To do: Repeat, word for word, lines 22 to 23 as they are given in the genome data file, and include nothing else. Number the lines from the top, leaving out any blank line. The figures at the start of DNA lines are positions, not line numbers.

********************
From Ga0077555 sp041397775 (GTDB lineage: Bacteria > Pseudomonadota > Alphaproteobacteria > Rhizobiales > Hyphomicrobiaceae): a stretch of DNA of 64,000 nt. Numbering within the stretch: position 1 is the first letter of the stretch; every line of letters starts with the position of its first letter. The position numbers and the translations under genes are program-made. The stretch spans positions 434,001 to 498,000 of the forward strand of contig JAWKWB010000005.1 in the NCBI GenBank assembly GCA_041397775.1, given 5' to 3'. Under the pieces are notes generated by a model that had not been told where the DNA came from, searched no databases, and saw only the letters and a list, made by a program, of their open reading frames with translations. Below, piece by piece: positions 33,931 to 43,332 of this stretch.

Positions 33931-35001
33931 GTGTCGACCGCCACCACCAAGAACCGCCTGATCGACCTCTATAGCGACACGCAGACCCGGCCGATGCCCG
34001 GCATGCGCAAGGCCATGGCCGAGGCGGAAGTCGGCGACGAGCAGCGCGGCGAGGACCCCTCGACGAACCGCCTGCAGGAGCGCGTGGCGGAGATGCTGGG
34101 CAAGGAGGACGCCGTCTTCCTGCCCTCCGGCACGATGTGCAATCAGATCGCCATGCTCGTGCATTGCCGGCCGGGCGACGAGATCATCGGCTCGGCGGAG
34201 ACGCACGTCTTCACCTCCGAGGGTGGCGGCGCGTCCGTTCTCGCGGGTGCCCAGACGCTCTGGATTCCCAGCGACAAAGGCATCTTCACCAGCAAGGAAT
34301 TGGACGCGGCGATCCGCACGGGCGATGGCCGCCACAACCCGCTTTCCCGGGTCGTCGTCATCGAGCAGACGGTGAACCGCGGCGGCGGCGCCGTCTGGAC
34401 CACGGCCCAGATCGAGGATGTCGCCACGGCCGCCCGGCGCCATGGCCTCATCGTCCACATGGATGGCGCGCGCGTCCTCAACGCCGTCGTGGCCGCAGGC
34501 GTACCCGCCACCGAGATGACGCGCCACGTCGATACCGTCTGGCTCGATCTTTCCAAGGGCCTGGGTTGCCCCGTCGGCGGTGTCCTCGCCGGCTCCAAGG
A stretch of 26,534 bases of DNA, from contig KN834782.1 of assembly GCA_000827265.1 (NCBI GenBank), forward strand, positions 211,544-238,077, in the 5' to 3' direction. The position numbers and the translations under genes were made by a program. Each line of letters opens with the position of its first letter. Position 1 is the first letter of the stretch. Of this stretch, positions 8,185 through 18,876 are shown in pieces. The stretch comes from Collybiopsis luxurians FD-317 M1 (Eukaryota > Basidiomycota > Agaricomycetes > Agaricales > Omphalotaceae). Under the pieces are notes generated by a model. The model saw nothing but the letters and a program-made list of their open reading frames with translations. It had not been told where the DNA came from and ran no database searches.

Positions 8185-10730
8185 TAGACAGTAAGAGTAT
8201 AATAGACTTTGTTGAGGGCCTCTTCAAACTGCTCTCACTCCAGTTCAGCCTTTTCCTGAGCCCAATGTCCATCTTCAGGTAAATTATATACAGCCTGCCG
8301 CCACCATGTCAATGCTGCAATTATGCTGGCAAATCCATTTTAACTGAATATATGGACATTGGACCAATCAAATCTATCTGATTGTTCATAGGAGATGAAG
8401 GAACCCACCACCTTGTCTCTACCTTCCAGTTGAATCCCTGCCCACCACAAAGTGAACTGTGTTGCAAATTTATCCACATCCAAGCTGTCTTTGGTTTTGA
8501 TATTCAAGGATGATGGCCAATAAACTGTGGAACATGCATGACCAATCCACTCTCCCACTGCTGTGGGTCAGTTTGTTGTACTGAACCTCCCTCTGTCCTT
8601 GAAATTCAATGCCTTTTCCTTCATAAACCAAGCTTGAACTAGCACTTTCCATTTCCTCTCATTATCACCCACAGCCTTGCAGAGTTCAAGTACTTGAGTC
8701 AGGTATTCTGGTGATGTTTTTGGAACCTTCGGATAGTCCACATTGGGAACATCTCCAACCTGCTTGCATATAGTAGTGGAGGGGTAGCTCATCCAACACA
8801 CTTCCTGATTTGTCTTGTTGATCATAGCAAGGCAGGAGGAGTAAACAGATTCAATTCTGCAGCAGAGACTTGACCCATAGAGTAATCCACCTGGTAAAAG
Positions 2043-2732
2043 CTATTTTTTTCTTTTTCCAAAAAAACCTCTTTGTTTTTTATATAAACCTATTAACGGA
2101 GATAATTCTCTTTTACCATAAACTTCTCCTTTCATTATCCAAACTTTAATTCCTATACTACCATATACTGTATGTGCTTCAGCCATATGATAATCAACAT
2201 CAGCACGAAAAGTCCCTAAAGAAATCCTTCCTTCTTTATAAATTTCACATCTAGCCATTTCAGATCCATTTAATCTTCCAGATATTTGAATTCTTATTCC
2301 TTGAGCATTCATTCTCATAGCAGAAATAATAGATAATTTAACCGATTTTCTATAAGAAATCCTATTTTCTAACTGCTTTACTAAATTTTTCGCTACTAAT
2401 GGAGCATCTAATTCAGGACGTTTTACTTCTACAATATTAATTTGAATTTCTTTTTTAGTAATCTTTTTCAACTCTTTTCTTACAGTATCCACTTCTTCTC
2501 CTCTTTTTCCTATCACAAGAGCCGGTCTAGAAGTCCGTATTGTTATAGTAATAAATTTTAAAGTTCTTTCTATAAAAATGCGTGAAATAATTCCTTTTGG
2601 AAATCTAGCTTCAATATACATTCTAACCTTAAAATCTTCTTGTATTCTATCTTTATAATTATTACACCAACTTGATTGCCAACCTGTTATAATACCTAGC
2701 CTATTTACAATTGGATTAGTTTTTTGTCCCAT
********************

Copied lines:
2101 GATAATTCTCTTTTACCATAAACTTCTCCTTTCATTATCCAAACTTTAATTCCTATACTACCATATACTGTATGTGCTTCAGCCATATGATAATCAACAT
2201 CAGCACGAAAAGTCCCTAAAGAAATCCTTCCTTCTTTATAAATTTCACATCTAGCCATTTCAGATCCATTTAATCTTCCAGATATTTGAATTCTTATTCC